A young mother who was cleared of being involved in the killing of her 16-week-old daughter took her own life after being hounded by her local community, members of which would shout insults at her such as “baby killer” in the street, despite her acquittal, an inquest has heard.
Danah Vince, 20, died a year after her ex-boyfriend, William Stephens, 27, was jailed for six years for the manslaughter of their child Paris Vince-Stephens. Ms Vince, of Westbury-on-Trym, Bristol, was found not guilty of causing or allowing Paris’ death following a trial at Bristol Crown Court. Nevertheless, she began suffering verbal attacks in the street and received threats through social media following the jury’s verdicts in October 2013.
Avon Coroner’s Court heard that Ms Vince was branded a “baby killer” by groups of women in her community and became increasingly depressed. Ms Vince also experienced flashbacks about her baby, who was shaken to death when Stephens ran out of cannabis.
Ms Vince was found dead in November 2014 shortly after being confronted by a group of women during a night out with friends. Maria Voisin, senior coroner for Avon, reached a conclusion of suicide and said Ms Vince was “very upset” following the verbal attack.
“Danah’s child died in 2013 when she was only four months old,” Ms Voisin said. “Both Danah and her then partner William were charged.
“A crown court trial acquitted her. Danah became a victim of abuse and threats referring to the death of her daughter. On the evening before her death, Danah was involved in an altercation while out with friends and she was very upset.
“Comments read in this court indicate that she said, ‘I’ll end it all, I can’t do it anymore.’ She was on medication for depression.”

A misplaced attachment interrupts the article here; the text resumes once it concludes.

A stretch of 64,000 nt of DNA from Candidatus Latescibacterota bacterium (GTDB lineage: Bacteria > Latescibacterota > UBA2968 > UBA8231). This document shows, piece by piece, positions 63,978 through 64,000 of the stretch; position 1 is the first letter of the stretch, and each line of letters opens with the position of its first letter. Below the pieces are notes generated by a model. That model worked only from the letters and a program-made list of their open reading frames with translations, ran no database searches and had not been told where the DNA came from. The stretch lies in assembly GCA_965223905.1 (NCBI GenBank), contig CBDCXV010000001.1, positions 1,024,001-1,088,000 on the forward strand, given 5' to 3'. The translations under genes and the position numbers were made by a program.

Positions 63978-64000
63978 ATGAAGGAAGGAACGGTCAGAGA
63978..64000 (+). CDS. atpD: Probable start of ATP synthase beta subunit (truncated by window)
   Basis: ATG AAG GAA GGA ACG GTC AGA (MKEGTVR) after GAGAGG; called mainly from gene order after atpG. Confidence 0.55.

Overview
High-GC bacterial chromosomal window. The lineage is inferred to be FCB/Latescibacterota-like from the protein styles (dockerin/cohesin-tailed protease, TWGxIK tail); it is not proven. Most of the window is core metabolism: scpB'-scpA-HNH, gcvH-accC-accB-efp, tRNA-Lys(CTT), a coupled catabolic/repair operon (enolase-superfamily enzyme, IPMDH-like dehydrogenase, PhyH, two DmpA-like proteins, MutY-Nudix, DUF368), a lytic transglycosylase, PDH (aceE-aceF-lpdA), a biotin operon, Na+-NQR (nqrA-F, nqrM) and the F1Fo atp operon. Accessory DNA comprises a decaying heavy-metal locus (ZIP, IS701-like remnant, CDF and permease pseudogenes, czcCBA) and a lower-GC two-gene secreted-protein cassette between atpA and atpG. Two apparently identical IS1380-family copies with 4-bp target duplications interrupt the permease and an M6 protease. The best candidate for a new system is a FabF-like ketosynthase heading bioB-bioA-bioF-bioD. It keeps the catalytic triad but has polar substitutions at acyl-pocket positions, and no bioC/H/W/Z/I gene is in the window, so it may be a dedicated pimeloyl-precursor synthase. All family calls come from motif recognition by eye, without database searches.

Paris, described as a healthy baby in court, died in hospital three days after collapsing at her home in Bristol following her father’s attack.
Stephens, of Southmead, Bristol, admitted shaking Paris after being left to care for her by Ms Vince, and was convicted of manslaughter. The judge said the reason behind Stephens’ attack had not been established but was likely to be because Paris was crying.
Ms Vince’s father, DJ Vince, told the inquest that his eldest daughter had been “up and down” since Paris’ death. “She was depressed and found it difficult coming to terms with what happened to Paris,” he said.
“Females in the area would shout ‘baby killer’ to her when she was in the street or walking to the shops. One night after finishing work, females were waiting for her and tried to force her into a car. She told me she received letters and threatening Facebook messages from people.
“She was strong and tried to stand up for herself, telling people she hadn’t done anything wrong but this did get her down.
“She found it hard to move on with her life because of the abuse. Every time I spoke to her she would tell me that someone had shouted abuse or threatened her.”
The inquest heard that Ms Vince had sent messages to family and friends in the early hours of 29 November last year.
Mr Vince said he could not reach his daughter and so went round to her flat that afternoon, where he found her dead.
Ms Vince’s cousin, Jaylea Monks, said they were verbally abused by a group of women while celebrating friends’ birthdays on 28 November.
“These women were shouting at Danah, calling her a baby killer,” Ms Monks said.
“Danah was saying things like, ‘I didn’t kill her, I didn’t kill my baby.’ She was also saying things like, ‘I can’t take any more of this.’”
Ms Vince’s parents did not wish to comment following the inquest.
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